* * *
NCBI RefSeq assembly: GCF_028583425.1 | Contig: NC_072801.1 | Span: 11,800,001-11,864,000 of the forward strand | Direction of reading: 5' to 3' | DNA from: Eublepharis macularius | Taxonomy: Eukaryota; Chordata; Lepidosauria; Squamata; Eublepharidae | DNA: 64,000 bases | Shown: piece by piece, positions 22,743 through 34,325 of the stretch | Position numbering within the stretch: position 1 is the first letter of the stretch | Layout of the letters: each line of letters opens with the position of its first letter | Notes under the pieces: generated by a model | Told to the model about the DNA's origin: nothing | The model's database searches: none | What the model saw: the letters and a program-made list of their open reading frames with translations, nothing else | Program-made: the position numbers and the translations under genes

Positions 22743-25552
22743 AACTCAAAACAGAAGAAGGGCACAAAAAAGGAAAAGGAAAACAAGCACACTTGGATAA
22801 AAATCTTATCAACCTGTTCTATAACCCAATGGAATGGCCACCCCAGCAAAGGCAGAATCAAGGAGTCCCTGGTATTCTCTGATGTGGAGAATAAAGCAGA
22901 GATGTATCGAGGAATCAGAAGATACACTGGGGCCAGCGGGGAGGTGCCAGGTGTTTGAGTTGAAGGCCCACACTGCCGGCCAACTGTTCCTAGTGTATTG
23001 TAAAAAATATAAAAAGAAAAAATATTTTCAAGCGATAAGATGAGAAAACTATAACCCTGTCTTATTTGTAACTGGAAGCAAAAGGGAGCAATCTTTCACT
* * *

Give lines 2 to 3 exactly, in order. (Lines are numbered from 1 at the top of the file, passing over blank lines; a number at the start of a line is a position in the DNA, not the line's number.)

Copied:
Positions 22743-25552
22743 AACTCAAAACAGAAGAAGGGCACAAAAAAGGAAAAGGAAAACAAGCACACTTGGATAA